This is a big deal. What happens in policy and what happens legislatively, among people who despise us and wish we'd do nothing more than disappear back into the woodwork of society, is another matter. But, for us, we now know that someone is listening, and not just someone--our President, and this time it's in a way that previous presidents haven't tried. We all remember Bush 41:
"I don't know that atheists should be regarded as citizens, nor should they be regarded as patriotic. This is one nation under God."
What we heard yesterday is a far, far cry from that.

Yes, this is a big deal, and, to me, I think this should enable us to think differently, and more strongly, about our activism. We are continually told we should shut up, even amongst our own. It's been easy for people to tell us this, because they had power and popular opinion on their side. They knew no one was listening to us. Now someone is, and this should be viewed not as finally reaching our destination--as much of a milestone as that word at that moment was--but as a moment into which we can read encouragement.

Speak loudly, godless folk. Someone is finally listening.

19 January 2009

Atheists Aren't Real People, We Get It Now

One of the first blogs I check while I'm having my coffee in the morning is vjack's Atheist Revolution, and many times, his posts are the inspiration for my own. Today, that is the case.

Today, he's got a post up about atheists' exclusion from the inauguration. There was a lot of uproar about Obama's choice of Rick Warren to lead the apparent National Delusional Prayer. The LGBT community was quite up in arms, given Warren's anti-gay bigotry and following on the stinging heels of the Prop 8 fiasco in California. And rightfully so. Absoultely.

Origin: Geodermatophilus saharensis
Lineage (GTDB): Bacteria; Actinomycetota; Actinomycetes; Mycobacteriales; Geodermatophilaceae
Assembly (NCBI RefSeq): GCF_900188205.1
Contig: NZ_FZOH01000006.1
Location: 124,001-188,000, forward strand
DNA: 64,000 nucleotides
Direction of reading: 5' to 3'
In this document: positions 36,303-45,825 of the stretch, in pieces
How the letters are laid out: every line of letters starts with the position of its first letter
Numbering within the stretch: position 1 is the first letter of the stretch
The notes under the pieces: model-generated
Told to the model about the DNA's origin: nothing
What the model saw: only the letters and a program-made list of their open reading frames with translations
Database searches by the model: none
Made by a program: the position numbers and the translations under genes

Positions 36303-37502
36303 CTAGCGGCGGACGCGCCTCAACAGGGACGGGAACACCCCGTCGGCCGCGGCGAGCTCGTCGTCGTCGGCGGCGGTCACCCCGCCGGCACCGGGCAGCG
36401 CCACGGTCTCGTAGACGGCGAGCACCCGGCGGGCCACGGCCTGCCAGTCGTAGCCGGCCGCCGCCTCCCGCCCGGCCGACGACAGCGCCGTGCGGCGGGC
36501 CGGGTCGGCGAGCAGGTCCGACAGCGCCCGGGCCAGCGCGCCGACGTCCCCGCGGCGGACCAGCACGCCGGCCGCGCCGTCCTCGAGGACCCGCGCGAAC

Both the gay community and the atheist community have been a bit on the irate side regarding Warren, but the reaction to the complaints has been very, very different. See, when Warren compares homosexuality to incest and bestiality, that means he's a bigot. Response: Bishop Robinson, the openly gay bishop who delivered Sunday's invocation. There you go, Gay Community--your indignation has been recognized and rewarded with a token nod.

However, when Warren goes on about how he could never vote for an atheist (because, apparently, we are arrogant for not needing magic to run the country), he's not an anti-atheist bigot--he's just another American citizen (one of the infamous "48%"). We get no representation at this historical inauguration. We get no token nod. What we get is deliberately trod upon.

No, wait, you say. No one is actively insulting you, you're just being sensitive because no one will let you play. That is partly true. We want to play "American Citizen" too and yes, we're a little upset that we no one ever lets us. But it's more than that. If you go to vjack's post today and watch, and discuss, this interview with Bishop Robinson, you will hear him say something that really gets at the crux of our problem.